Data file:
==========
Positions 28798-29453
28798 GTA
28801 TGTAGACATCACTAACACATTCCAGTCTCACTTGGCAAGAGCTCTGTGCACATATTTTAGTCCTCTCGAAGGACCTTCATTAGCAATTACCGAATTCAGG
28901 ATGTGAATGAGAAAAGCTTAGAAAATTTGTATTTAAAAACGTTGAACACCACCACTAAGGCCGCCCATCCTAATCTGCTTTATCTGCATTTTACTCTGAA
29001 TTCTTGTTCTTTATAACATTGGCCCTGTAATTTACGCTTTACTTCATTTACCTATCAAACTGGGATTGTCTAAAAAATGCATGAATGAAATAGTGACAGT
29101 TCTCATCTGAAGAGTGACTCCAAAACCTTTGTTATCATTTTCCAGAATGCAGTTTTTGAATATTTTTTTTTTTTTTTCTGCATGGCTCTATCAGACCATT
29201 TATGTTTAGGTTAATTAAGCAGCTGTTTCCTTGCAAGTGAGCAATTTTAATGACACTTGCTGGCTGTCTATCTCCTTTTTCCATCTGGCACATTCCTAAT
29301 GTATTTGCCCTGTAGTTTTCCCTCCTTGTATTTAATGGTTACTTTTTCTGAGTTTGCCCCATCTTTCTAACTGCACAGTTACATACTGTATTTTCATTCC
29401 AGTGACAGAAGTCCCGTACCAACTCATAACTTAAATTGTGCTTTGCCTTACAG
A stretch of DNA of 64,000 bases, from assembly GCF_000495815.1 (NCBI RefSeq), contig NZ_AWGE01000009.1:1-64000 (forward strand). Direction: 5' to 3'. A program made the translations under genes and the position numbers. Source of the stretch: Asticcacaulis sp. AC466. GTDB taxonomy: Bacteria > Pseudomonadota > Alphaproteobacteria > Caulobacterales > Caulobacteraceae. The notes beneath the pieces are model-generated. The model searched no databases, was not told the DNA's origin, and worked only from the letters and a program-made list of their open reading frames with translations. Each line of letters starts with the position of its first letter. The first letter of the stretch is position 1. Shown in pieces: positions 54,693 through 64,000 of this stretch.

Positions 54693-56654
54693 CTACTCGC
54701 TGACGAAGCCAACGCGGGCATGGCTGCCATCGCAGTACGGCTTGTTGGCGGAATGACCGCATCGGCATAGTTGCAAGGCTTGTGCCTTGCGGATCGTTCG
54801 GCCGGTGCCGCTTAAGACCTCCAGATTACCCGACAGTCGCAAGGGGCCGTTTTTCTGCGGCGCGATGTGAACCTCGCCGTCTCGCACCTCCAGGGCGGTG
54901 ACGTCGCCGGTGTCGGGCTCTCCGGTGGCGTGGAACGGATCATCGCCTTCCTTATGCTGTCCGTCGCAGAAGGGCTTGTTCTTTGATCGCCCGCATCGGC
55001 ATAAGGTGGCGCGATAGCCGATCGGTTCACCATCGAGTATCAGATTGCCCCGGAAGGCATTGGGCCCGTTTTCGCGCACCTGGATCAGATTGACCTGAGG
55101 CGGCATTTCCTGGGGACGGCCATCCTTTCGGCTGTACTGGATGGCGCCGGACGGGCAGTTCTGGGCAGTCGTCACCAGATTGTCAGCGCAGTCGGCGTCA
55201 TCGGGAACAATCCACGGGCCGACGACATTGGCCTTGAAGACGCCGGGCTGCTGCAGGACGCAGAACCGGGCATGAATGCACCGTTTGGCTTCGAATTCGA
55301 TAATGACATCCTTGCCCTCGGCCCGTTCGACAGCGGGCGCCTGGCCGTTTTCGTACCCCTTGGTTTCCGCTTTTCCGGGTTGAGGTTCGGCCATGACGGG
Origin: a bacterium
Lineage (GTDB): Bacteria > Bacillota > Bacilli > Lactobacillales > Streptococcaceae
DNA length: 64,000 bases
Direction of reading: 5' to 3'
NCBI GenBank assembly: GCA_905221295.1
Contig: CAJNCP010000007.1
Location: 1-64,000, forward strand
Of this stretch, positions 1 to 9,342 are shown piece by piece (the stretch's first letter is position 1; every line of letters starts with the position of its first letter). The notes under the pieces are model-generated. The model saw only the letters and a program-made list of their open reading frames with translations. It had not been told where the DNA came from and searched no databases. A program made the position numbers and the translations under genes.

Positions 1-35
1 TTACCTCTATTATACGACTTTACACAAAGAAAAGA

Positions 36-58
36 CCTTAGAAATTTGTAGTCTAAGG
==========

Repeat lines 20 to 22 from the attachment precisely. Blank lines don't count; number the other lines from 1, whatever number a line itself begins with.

Origin: a bacterium
Lineage (GTDB): Bacteria > Bacillota > Bacilli > Lactobacillales > Streptococcaceae
DNA length: 64,000 bases